Monitoring your applications

Various Prometheus exporters are available for common services such as PostgreSQL. Client libraries are also available to help quickly expose Prometheus-compatible metrics from your own applications.

To attach your own applications into Prometheus monitoring, you'll need to make sure you deploy your services to attach to the swarmstack monitoring network in your own docker-compose files. See swarmstack/errbot-docker/docker-compose-swarmstack.yml for an example Docker compose service attaching to swarmstack_net to be monitored:

version: "3.5"

    external: true
    name: swarmstack_net

If you have an existing attachable encrypted Docker swarm network, replace the network stanza in docker-compose.yml with your own.

You'll need to expose your metrics in a Prometheus-compatible format on an HTTP port (traffic on the swarmstack_net overlay network is encrypted), and add the following labels to your service so that Prometheus will quickly start to scrape it. See swarmstack/swarmstack/docker-compose.yml for examples of services announcing they wish to be monitored by Prometheus:

      mode: replicated
      replicas: 1
        prometheus.enable: "true"
        prometheus.port: "9093"
        prometheus.path: "/metrics"

You can use PromQL expressions within Grafana and Prometheus alike to create graphs and also Prometheus alert rules based on the same expressions, such as to alert when the availability status of some of your critical persistent volumes falls below 2. Try these:


See Querying Prometheus for the basics of PromQL syntax. The limited video playlist in the VIDEOS section of this page is an excellent resource to understand the tools deeper.


You can configure the Alertmanager instances to send emails or other notifications whenever Prometheus fires an alert to them. Alerts will be sent to both Alertmanager instances, and de-duplicated using a gossip protocol between them. Please see Alertmanager Configuration to understand it's built-in delivery mechanisms.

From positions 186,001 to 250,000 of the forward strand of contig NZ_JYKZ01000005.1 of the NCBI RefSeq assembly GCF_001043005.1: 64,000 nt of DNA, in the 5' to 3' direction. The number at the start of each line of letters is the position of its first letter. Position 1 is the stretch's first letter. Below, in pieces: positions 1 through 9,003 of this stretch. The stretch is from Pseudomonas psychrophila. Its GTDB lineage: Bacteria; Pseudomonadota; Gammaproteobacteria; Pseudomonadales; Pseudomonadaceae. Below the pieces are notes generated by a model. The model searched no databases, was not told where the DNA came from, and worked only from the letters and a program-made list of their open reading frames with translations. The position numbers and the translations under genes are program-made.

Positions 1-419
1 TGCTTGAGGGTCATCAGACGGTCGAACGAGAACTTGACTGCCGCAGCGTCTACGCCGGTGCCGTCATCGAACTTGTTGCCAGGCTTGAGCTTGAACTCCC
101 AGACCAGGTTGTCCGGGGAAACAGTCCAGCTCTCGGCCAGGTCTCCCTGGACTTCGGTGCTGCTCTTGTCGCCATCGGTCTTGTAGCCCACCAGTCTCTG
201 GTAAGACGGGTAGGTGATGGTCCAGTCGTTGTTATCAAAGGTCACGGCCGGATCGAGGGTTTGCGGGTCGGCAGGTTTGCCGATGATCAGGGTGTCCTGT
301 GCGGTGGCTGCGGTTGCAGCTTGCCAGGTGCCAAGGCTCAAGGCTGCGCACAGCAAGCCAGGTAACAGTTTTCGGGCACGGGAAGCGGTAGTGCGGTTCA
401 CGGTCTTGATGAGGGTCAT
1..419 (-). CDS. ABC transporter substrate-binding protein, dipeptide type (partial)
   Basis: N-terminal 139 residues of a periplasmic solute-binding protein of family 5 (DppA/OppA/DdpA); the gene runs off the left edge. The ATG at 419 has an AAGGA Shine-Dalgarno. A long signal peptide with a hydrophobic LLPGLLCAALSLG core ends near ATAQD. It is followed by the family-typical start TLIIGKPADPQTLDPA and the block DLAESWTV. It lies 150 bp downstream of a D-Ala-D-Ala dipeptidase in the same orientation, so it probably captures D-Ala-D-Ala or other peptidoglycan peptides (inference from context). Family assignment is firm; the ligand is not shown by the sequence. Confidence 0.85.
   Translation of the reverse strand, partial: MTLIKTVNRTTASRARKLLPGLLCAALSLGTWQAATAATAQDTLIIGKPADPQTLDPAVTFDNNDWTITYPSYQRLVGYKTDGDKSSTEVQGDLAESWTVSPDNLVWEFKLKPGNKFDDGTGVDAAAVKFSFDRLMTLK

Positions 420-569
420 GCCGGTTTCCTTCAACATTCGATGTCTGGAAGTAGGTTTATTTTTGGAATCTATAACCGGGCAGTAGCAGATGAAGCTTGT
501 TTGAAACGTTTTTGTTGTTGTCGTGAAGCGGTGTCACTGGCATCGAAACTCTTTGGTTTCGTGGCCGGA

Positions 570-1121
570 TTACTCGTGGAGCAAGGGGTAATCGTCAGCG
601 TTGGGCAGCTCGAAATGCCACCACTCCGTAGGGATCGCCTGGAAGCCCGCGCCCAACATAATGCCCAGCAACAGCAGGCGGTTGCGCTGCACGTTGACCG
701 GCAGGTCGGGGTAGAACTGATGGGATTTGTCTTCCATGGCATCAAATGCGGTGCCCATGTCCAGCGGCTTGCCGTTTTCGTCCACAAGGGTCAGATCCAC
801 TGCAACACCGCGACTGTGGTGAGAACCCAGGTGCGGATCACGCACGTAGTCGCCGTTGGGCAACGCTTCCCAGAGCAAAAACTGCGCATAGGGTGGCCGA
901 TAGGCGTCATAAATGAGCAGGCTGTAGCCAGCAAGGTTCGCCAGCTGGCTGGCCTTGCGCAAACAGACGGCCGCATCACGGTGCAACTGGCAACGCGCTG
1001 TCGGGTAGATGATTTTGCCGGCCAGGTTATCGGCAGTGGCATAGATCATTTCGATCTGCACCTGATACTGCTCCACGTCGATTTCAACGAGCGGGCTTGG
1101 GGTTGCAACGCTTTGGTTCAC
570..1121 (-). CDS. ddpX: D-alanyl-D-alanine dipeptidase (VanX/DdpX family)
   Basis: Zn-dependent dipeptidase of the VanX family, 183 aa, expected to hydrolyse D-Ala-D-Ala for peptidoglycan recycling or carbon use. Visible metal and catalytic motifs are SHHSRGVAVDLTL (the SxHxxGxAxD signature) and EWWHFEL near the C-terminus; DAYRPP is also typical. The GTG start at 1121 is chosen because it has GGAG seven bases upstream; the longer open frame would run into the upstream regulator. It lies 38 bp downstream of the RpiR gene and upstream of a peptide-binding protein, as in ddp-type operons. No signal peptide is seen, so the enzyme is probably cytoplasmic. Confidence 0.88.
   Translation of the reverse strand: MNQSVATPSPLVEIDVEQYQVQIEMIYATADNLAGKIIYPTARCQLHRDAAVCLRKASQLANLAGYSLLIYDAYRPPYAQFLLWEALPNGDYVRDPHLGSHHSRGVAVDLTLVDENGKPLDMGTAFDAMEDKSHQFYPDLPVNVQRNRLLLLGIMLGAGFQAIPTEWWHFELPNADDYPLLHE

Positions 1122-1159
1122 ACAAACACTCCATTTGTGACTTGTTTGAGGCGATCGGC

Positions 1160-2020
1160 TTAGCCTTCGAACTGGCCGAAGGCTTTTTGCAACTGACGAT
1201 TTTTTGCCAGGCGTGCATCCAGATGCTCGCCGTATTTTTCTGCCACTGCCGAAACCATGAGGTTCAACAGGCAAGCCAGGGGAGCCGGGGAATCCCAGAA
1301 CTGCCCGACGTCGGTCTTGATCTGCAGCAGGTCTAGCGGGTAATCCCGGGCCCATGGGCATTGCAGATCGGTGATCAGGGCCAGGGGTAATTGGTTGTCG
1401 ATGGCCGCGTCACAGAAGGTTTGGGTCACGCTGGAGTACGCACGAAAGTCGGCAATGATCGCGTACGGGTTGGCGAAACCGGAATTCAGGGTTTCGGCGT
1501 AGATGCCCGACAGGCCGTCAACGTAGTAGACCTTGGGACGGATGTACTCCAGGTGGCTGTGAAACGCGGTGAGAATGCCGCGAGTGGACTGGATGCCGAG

You can configure the routes and receivers for the swarmstack Alertmanager instances by editing /usr/local/src/localswarmstack/alertmanager/conf/alertmanager.yml

If you need to connect to a service that isn't supported natively by Alertmanager, you have the option to configure it to fire a webhook towards a target URL, with some JSON data about the alert being sent in the payload. You can provide the receiving service yourself, or consume cloud services such as

One option would be to configure a bot listening for alerts from Alertmanager instances (you could use it also as an alerting target for your code as well). Upon receiving alerts via a web server port, the bot would then relay them to an instant-message destination. swarmstack builds a Docker image of Errbot, one of many bot programs that can provide a conduit between receiving a webhook, processing the received data, and then connecting to something else (in this case, instant-messaging networks) and relaying the message to a recipient or a room's occupants. If this sounds like the option for you, please see the following project:


There is an adjunct project that can be used to quickly turn up an instance of Grafana Loki, which your swarmstack or other Grafana instance can configure as a data source. By default, this project will feed the stdout and stderr of all of your Docker swarm containers into Loki (using the loki-docker-driver Docker plugin on each node). Loki can also be fed directly by your own applications, via Fluentd / Fluent Bit, or via other logging facilities.



The data retention period for Prometheus is defaulted to 48 hours within the docker compose files, and a default 10GB Prometheus data volume will be created for HA swarmstack users. Prometheus itself is not designed for long-term storage and retrieval of time-series data, but can work with several storage back-ends as remote-read and remote-write targets. If you find that you need to perform queries on metrics data older than a few days, you should explore deploying other options for long-term storage and retrieval of Prometheus data. Prometheus can optionally replicate metrics stored within it's own internal time-series database (TSDB) out to one or more external TSDB such as VictoriaMetrics, and supports efficient remote-write capabilities for replicating data into these longer-term storage sources.

VictoriaMetrics can be used to persist metrics data in a way that Prometheus-compatible applications (such as Grafana) can consume it. Other storage back-ends for Prometheus are also available. The project swarmstack/victoria-metrics can help swarmstack users quickly bring up an optional VictoriaMetrics remote-write back-end for hosting longer-term metrics. See Remote Write Storage Wars for more information.